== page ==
But I want in on the Chicken Pot Pie Party! It sounds wondermous and fun. I will bring banana puddings. (I recently saw - on AllRecipes, I think - an idea for individual banana puddings, using my circa 1980 banana pudding recipe, with vanilla wafers and all, but making it in individual kitchen glasses. Very cool and very doable.)

    BLOCK PARTY EVERYONE. What are you going to bring?

  7. #17
    Senior Member Sad Eyed Lady's Avatar
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    I'll bring the wine!
    "Like a bird on the wire, like a drunk in the midnight choir, I have tried in my way to be free." Leonard Cohen

  8. #18
    Senior Member leslieann's Avatar
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    Chocolate? Will there be chocolate?

    I also salivated at the description of flowers' chicken pot pie....I haven't had a good one since leaving my mother's house and I don't think I properly appreciated her cooking.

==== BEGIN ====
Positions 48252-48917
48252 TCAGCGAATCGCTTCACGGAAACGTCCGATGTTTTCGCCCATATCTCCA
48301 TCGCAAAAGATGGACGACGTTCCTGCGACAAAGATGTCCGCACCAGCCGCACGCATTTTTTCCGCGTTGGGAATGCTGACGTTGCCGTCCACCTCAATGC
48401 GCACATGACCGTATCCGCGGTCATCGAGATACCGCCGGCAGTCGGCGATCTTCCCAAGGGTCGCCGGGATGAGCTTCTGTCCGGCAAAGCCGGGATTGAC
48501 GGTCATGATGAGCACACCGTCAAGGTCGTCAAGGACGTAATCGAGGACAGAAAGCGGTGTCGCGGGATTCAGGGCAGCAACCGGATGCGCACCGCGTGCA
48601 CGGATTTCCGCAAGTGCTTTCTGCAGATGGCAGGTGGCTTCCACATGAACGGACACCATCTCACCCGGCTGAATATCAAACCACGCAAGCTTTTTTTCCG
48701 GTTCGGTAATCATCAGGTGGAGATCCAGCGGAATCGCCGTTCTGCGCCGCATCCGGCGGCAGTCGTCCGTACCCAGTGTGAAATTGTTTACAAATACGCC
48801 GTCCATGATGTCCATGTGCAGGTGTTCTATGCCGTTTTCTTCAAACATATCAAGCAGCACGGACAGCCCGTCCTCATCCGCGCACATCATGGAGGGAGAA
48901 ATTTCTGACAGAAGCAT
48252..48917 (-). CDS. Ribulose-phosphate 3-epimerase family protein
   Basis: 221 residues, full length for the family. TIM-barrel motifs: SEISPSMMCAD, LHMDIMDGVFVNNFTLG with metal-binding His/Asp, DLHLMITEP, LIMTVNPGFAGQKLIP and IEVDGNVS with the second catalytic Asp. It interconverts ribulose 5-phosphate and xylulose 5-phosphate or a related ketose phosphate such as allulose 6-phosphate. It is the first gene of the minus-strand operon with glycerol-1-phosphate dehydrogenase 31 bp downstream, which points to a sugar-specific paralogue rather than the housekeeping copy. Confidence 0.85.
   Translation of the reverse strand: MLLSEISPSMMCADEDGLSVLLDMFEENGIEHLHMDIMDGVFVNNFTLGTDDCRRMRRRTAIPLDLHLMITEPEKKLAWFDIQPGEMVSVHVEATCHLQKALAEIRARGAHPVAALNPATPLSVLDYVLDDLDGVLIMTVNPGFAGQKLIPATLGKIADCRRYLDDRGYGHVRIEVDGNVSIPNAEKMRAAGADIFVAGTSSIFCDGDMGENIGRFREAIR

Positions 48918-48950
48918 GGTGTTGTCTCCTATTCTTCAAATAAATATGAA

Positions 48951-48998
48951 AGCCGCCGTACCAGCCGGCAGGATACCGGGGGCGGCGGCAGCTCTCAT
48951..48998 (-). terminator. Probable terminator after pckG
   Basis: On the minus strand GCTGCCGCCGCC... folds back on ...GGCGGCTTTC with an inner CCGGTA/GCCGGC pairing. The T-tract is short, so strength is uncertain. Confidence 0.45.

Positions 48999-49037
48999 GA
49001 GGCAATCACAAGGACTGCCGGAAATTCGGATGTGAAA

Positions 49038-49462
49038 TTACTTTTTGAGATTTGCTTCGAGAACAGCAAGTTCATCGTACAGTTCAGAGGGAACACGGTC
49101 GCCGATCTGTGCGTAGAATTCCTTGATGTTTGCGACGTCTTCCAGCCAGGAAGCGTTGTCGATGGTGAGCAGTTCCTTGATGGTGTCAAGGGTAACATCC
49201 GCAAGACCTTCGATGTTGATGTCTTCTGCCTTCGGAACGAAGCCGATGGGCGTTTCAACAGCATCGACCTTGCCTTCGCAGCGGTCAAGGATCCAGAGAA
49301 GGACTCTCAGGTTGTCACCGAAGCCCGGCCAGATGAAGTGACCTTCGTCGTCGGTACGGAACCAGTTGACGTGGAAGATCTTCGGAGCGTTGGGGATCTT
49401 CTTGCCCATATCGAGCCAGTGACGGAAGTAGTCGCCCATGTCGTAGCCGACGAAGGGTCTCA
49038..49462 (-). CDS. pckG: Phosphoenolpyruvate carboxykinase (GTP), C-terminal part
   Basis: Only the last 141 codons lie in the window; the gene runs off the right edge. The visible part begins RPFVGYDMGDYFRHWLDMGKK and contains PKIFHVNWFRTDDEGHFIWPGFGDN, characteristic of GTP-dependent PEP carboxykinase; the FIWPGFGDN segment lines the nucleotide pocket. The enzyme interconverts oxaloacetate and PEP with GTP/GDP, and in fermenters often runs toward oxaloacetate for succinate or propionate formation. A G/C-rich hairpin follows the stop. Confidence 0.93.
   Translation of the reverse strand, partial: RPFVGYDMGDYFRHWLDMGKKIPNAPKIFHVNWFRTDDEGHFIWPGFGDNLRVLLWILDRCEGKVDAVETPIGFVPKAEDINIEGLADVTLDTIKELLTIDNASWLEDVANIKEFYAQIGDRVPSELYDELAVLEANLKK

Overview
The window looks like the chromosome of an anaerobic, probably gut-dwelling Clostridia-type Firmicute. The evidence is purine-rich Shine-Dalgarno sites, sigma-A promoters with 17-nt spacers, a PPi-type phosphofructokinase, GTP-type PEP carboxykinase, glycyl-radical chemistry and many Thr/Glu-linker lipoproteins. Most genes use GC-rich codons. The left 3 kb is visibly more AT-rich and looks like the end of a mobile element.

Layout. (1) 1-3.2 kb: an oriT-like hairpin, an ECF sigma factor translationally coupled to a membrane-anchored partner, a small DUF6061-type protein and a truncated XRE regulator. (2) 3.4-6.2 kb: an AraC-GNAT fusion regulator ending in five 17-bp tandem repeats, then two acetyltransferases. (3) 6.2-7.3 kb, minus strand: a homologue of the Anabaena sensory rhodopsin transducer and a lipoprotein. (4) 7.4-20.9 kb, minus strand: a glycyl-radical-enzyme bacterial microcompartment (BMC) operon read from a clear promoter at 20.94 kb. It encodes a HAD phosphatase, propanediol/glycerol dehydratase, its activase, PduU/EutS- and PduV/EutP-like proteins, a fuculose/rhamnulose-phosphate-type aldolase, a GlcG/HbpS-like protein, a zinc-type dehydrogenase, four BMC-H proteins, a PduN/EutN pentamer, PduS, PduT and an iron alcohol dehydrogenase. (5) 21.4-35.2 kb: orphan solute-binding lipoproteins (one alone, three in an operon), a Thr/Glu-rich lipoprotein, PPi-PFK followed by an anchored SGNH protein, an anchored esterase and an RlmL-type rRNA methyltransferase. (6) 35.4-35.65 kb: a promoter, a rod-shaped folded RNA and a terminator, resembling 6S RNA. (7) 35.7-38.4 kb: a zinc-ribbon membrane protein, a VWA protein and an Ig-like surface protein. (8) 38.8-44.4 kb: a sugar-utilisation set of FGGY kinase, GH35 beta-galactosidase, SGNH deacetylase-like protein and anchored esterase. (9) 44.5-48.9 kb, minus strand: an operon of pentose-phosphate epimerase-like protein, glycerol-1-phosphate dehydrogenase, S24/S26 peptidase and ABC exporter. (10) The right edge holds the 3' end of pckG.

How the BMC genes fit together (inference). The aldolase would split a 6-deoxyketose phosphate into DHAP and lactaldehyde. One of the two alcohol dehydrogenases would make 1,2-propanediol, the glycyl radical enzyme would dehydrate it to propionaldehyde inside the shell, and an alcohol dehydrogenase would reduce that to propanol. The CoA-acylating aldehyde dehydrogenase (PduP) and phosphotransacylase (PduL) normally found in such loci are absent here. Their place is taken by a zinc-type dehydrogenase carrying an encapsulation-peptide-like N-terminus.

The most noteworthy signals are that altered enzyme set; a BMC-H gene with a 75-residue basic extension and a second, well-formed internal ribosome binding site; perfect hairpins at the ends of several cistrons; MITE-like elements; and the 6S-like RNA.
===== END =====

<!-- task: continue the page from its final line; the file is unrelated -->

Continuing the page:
I'm going over to Food now to look for the party.

  9. #19
    Senior Member SteveinMN's Avatar
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    Quote Originally Posted by flowerseverywhere View Post
    They still drive nicer bigger cars than us and when the money was rolling in they lived quite the high lifestyle. Recently I bought over a chicken pot pie full of fresh vegetables in homemade pie crust (super yummy) but she said he wouldn't eat stuff mixed together. he liked things like meat and potatoes, yet there were take out pizza boxes in the kitchen. She said they were working so hard they "deserved" it. I e-mailed her my pizza crust recipe when I got home but she has yet to try it. They are "too busy". They have a garage full of stuff they could sell, but haven't gotten around to it. I even offered to come over and help them set up a garage sale and list some bigger items on craigslist but they might need it in the future and don't want to sell anything. It seems like everything we suggest is rejected. I want to help but they don't want help but are ready to ask for handouts.